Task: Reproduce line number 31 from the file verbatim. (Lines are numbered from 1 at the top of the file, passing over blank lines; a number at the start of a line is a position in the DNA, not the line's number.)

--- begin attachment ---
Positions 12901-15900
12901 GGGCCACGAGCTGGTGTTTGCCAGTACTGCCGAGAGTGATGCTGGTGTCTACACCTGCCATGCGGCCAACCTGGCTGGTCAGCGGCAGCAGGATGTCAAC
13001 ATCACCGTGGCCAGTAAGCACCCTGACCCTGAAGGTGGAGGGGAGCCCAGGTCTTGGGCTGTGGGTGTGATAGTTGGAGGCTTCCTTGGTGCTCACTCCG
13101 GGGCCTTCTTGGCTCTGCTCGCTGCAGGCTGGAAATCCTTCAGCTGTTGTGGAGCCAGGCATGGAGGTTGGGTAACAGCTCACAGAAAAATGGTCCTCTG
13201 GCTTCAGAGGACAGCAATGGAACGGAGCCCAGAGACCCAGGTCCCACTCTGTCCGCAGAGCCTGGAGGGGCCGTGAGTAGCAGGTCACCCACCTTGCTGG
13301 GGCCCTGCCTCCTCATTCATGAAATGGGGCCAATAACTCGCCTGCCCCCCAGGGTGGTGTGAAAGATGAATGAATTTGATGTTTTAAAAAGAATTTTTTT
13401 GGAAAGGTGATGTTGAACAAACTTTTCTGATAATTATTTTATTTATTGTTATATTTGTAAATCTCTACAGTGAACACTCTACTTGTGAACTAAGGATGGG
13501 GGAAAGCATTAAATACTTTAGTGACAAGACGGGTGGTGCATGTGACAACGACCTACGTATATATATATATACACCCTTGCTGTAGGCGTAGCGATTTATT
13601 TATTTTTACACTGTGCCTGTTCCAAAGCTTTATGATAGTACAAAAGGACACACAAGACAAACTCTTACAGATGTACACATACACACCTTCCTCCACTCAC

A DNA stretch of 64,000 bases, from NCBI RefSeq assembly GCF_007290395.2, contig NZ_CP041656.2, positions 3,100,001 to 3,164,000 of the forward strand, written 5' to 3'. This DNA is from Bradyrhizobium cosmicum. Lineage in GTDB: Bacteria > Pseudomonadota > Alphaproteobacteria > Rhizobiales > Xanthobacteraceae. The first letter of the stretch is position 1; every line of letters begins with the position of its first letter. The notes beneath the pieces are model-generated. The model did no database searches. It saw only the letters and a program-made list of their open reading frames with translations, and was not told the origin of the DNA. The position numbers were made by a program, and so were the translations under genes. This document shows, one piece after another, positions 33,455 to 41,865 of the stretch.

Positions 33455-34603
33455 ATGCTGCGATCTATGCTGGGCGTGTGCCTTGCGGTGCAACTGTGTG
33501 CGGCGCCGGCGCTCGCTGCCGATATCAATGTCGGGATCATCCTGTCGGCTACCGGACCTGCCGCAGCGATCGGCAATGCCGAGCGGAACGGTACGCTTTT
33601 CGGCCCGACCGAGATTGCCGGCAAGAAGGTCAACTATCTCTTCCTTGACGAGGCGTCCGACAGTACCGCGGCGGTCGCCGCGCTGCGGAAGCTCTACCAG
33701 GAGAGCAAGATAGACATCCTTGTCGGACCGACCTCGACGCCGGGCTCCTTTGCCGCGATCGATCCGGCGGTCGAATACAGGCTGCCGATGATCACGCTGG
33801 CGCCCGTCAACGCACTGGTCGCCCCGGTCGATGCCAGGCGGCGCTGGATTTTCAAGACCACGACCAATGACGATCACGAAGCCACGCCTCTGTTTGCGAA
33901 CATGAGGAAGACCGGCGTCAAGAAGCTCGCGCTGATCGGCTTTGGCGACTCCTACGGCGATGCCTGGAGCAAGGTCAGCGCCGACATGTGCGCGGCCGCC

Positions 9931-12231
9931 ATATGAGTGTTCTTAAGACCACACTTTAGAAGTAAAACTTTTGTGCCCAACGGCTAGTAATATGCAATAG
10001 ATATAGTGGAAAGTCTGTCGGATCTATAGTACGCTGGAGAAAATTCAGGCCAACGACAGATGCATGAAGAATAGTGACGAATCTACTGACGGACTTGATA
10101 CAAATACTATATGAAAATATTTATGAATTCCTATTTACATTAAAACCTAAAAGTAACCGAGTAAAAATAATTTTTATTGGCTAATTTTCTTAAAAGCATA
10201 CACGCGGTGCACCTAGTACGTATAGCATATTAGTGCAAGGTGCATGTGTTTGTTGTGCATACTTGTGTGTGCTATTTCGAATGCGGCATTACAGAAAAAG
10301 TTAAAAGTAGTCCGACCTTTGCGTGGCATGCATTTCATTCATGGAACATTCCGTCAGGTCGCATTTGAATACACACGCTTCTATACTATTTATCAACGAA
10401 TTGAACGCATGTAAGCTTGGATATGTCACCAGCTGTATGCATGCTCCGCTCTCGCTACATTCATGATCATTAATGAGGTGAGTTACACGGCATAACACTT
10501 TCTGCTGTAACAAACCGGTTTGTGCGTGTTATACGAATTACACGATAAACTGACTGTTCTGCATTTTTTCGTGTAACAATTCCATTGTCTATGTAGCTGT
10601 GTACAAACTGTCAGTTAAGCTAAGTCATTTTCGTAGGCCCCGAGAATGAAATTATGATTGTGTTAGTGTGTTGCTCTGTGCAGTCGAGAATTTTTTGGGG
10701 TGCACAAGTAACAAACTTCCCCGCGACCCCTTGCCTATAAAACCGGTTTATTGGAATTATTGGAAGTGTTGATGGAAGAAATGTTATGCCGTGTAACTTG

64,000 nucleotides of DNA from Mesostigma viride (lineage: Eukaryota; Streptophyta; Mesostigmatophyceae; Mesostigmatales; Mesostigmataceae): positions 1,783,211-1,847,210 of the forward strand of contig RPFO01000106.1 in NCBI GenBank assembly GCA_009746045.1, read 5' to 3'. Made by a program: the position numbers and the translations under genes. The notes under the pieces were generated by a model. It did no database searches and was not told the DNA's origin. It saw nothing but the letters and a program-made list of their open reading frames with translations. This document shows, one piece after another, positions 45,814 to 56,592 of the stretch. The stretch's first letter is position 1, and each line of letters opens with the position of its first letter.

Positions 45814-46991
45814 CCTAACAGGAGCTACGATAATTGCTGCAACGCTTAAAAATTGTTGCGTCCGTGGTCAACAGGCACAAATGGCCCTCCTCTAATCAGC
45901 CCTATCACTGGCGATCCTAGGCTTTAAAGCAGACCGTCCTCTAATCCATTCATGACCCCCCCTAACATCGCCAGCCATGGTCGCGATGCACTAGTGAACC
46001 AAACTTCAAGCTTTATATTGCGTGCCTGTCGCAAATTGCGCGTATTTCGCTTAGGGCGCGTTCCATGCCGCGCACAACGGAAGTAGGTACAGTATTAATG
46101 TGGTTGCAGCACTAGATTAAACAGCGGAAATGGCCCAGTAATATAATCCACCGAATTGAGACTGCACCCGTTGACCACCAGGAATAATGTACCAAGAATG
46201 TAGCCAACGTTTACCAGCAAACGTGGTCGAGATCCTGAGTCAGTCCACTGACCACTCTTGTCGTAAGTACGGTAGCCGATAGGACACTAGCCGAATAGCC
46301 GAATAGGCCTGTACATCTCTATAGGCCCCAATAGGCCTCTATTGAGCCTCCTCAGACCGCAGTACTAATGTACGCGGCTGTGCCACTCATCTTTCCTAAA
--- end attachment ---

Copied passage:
45901 CCTATCACTGGCGATCCTAGGCTTTAAAGCAGACCGTCCTCTAATCCATTCATGACCCCCCCTAACATCGCCAGCCATGGTCGCGATGCACTAGTGAACC